KR: Well, that is a lot of bullshit, really, I suppose. I mean, everybody got's just that people started saying, "You're the band that got feedback!"...there was no big thing about The Yardbirds using feedback. I suppose that Jeff just got a bit too near his amp (laughs) and he learned how to control it.

WS: Did Clapton use it at all?

KR: No, Jeff was the guy for developing sounds. He used to get into motorbike sounds on a guitar and de-tuning, playing with the strings over the top of the know, and de-tuning the thing while he was playing. He used to go out on stage without tuning up...he hardly ever tuned up properly. He'd get a semblance of tuning up and then he'd go on the stage and just play -- he'd bend to the notes. He never really played chords or anything. If the thing was out of tune he'd just bend to it. You could never get him to tune up. He'd go out on stage with the guitar totally out of tune -- but whatever he'd play would be in tune.

WS: Was Page a more disciplined player than Beck?

KR: Yeah, yeah.

BR: What do you think happened when Page came in and Beck left? Is that when Mickie Most came in?

KR: Just about, yeah. "Happenings Ten Years Time Ago" was the first thing that Mickie Most was on, and that was the last recording with Jeff.

BR: Did that have anything to do with Beck leaving?

KR: No.

BR: It was all that girl.

KR: . . . Beck recorded his own group with Most. . . It was being on the road that got to Jeff. He didn't want to go out anymore. We stayed in Hollywood for a bit -- it's a bit of a painful period to go over. It was during a Dick Clark tour, all right? -- which is heavy enough anyway. We had a few days off and Jeff fell in love with Hollywood. Jimmy was the bass player at the time. We went out on the road and by the second day Jeff had had enough. So, he flew back to Hollywood. We made a switch on the road; Chris became the bass player and Jimmy became the lead guitarist -- and henceforth, the final stage of The Yardbirds.

BR: Up to that point you were doing such good stuff.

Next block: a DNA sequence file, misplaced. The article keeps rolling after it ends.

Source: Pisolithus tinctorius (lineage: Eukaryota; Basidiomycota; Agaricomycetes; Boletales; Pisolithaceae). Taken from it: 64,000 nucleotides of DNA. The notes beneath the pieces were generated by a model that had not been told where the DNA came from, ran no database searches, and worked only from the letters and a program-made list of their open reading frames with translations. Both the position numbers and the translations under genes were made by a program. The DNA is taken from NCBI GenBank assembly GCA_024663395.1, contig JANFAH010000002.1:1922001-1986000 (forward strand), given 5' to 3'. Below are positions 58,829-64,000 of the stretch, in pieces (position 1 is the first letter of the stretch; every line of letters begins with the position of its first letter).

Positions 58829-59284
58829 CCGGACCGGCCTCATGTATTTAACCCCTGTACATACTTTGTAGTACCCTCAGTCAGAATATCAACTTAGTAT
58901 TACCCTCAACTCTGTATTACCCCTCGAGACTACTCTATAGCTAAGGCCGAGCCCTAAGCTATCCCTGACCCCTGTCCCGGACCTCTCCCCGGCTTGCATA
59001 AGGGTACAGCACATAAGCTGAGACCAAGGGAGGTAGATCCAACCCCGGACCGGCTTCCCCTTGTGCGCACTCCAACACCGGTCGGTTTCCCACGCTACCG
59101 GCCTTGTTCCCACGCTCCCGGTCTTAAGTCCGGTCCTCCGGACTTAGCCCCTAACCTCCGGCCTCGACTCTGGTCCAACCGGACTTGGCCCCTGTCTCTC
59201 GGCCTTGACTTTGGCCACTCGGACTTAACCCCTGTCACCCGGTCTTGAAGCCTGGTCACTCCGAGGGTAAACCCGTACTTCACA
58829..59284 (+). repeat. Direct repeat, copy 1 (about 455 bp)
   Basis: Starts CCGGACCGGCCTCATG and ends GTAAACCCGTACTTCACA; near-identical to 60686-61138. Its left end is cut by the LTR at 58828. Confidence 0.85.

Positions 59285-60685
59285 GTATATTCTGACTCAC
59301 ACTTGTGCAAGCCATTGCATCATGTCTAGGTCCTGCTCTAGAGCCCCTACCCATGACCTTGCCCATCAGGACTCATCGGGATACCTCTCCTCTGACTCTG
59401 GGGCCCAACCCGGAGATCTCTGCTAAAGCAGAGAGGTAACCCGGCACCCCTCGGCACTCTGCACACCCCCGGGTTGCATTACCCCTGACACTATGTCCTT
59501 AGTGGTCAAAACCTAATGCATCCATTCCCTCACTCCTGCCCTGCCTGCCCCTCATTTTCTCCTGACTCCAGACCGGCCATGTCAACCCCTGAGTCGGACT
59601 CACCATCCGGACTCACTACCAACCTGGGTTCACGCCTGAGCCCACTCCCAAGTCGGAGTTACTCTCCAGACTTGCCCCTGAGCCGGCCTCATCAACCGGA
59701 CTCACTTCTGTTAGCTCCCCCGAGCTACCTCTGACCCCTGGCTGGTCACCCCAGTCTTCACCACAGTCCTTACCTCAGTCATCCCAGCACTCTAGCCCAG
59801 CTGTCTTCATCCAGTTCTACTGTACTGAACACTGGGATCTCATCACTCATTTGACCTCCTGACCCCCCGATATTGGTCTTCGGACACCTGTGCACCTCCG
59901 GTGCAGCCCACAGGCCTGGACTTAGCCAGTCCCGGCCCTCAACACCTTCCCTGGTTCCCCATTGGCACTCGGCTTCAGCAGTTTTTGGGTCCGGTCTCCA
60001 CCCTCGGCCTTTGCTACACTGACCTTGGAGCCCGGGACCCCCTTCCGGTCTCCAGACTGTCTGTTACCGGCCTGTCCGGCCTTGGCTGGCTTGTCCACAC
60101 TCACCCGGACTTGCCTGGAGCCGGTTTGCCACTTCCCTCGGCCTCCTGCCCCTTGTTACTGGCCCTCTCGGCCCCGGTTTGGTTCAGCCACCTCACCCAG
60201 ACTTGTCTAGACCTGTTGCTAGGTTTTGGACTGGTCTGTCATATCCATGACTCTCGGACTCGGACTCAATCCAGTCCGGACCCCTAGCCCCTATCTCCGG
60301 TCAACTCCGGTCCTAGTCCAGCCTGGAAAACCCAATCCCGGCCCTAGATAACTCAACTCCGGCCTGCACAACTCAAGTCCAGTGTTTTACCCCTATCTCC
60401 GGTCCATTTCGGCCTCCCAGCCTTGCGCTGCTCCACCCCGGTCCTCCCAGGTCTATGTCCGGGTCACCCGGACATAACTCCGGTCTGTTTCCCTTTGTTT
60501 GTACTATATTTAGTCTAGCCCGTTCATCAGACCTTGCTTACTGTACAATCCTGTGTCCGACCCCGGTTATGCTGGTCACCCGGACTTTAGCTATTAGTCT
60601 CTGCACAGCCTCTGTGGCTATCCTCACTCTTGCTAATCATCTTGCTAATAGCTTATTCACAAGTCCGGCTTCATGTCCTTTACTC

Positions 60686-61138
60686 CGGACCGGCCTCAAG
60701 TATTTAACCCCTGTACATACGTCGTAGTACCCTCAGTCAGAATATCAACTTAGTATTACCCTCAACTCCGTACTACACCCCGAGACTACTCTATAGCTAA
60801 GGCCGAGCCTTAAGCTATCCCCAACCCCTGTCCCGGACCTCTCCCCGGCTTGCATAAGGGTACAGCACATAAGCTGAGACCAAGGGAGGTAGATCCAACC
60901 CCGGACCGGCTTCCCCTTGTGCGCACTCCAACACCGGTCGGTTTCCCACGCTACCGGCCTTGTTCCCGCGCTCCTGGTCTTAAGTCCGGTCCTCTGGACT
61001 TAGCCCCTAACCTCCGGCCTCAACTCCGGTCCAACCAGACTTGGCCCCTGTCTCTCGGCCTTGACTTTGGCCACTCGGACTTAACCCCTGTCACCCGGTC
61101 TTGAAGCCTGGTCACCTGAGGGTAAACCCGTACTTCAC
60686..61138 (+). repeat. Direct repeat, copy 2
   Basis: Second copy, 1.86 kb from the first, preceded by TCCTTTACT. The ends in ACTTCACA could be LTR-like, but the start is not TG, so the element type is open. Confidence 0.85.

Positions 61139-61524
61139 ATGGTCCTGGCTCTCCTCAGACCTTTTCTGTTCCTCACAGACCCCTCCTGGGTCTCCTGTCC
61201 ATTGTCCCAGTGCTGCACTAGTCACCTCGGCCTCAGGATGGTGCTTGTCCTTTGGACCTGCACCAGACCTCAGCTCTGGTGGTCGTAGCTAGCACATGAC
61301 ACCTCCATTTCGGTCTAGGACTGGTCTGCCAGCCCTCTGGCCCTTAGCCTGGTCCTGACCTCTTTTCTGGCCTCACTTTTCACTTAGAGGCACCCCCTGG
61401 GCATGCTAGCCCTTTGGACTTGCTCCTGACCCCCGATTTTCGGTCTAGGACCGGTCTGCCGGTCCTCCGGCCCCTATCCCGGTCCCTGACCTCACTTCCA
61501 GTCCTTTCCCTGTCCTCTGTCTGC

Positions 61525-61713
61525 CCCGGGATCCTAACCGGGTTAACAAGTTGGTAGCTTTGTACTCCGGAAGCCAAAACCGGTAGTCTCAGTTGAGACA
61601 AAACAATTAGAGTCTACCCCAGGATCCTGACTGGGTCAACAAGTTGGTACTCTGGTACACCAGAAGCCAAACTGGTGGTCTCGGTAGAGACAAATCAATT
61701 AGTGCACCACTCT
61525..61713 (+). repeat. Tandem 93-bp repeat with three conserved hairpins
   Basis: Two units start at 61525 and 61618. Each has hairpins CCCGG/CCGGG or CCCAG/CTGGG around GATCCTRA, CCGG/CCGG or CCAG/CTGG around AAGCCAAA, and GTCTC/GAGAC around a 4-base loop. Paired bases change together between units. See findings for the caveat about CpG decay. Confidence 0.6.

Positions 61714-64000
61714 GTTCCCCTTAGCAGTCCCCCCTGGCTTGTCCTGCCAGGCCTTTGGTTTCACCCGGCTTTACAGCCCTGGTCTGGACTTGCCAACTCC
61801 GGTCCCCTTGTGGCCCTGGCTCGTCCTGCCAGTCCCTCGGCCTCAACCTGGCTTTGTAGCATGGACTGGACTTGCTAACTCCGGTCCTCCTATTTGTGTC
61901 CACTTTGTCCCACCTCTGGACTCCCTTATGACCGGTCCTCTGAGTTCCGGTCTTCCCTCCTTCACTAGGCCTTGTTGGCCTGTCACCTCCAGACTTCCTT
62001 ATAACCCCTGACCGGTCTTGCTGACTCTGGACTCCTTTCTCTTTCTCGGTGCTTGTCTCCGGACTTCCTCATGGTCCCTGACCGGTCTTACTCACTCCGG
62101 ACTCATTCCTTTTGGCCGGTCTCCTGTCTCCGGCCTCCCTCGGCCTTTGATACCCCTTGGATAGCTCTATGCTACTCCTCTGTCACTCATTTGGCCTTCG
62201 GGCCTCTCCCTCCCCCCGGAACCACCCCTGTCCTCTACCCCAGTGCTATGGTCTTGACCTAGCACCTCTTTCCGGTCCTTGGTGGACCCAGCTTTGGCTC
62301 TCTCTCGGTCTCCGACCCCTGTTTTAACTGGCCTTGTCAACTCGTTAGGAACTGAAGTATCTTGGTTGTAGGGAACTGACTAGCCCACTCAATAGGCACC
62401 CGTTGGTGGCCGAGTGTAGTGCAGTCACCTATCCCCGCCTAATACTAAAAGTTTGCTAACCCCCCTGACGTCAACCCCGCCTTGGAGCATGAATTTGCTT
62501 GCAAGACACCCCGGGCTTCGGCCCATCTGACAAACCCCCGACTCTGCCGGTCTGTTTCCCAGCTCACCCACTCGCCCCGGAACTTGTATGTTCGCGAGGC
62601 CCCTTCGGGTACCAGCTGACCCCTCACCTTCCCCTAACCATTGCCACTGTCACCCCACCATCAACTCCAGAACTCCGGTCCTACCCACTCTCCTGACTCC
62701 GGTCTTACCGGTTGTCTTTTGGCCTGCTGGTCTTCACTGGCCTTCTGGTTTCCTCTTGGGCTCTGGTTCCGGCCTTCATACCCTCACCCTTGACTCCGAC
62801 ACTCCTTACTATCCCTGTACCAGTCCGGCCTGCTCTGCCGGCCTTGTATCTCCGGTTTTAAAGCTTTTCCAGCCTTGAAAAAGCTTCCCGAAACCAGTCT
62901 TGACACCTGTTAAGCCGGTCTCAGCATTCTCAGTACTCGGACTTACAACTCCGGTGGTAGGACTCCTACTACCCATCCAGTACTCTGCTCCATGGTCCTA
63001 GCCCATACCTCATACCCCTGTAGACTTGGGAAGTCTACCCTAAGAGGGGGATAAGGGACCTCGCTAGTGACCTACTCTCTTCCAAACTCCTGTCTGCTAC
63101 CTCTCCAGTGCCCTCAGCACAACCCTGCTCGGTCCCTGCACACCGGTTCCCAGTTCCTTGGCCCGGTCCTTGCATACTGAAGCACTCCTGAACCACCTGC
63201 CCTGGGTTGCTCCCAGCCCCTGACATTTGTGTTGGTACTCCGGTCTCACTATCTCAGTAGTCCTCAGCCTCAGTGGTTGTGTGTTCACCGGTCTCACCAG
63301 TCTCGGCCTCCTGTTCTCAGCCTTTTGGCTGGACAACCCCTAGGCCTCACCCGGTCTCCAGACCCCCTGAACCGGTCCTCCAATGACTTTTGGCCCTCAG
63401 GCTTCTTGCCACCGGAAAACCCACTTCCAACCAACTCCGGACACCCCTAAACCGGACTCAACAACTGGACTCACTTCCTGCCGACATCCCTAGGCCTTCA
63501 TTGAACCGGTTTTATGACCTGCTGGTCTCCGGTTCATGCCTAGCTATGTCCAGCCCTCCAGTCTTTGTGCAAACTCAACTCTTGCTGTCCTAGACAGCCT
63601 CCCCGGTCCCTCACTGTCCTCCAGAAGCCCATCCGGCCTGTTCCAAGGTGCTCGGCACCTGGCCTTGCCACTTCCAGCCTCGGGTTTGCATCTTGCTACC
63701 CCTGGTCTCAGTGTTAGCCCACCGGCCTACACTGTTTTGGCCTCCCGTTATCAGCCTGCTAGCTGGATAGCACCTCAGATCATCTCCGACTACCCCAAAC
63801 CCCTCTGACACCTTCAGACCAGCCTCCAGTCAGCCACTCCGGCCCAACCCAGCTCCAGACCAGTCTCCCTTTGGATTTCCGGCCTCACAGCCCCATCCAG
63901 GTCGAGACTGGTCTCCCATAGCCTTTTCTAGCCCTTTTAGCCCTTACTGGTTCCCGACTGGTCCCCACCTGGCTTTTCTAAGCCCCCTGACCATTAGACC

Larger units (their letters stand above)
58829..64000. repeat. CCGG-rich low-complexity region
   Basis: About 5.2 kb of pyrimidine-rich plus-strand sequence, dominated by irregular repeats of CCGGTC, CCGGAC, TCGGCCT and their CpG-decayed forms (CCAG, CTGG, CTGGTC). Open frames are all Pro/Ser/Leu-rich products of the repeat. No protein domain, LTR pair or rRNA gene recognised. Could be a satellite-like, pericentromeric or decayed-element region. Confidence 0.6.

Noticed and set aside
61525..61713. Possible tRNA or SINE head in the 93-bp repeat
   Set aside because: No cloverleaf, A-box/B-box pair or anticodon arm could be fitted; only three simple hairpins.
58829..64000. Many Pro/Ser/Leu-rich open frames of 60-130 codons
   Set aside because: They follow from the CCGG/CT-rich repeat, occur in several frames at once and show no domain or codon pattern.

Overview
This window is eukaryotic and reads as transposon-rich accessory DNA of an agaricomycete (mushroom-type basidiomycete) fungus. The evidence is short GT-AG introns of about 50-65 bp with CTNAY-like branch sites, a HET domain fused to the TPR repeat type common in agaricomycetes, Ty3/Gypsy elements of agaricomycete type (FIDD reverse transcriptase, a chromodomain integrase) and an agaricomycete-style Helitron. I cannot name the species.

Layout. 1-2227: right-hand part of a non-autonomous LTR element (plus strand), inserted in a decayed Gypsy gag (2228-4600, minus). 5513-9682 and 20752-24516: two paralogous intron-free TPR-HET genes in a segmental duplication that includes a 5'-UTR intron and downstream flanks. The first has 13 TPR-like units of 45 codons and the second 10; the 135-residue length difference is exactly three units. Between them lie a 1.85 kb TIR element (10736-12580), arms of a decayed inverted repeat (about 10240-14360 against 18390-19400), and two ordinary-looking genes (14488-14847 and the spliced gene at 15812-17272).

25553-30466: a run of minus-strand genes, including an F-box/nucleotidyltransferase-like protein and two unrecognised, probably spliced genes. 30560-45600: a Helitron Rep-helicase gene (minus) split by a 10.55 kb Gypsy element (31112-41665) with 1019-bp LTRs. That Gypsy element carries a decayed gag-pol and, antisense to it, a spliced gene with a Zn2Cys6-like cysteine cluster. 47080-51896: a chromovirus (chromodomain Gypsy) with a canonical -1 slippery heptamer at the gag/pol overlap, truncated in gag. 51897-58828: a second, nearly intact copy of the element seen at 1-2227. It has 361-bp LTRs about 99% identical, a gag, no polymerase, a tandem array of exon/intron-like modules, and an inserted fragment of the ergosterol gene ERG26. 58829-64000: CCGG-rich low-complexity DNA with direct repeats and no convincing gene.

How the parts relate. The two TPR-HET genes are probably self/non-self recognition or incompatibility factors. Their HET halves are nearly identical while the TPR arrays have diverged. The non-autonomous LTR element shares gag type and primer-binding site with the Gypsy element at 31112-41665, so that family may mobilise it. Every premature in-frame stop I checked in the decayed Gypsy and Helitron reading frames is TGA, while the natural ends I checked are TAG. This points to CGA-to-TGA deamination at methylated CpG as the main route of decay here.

WS: Well I liked the stuff with Page.

BR: No, no! Yeah -- but it's just . . . it's not . . .'s different.

BR: Yeah, it's completely different. Do you see that as being completely different or do you see that as an honest transition?

KR: No, it continued developing with Jimmy; but I don't know. Quite honestly for me the real feeling, the kind of guts of The Yardbirds came to an end when it became a commercial band with "For Your Love". My happiest days were with Eric. Up until Jeff joined, I suppose -- I mean from that point on it became a commercial band. We started touring the States, doing Dick Clark tours, playing one-nighters and that kind of thing.

BR: . . . and didn't make much money.

KR: Oh, there was some bread being made but where it went to I don't know. The happiest times were playing London clubs like the Marquee and the Crawdaddy Club. With Eric it was a blues band.

BR: What happened at the Crawdaddy Club? Did you come in right after the Stones?

KR: Yeah, there were about two or three weeks where people wondered where the Stones had gone, but after a month we were in as the resident band -- the Sunday night band.

BR: Oh, just once a week. How long did that last?

KR: It was a raving time had by all -- very high period, that was . . . See, when "For Your Love" came out it became a pop thing totally. Before that it was simply a fun thing.

WS: You were doing the stuff without anyone telling you what to do.

KR: That's right, that's right.

BR: Do you like the stuff on that "Roger The Engineer" ("Over, Under, Sideways, Down") album?

KR: Yeah, it was done very quickly. You know, it was done in a week, that album.

WS: (gasp!) That album was done in a week?

KR: Yeah, every track was done like on the spot. While the guys were putting down the backing track, I was writing the lyrics in the vocal booth.

WS: "Lost Woman" ?

KR: "Lost Woman", yeah.

BR: That's why all five of you guys wrote every song?

KR: Yeah, it was done in about five days, actually, that album -- four track, a number of the tracks were done in mono -- one take. There was no mixing, really. The mixing was done like, "We got a balance, boys -- now play"

BR: How much recording was done in that period in straight mono?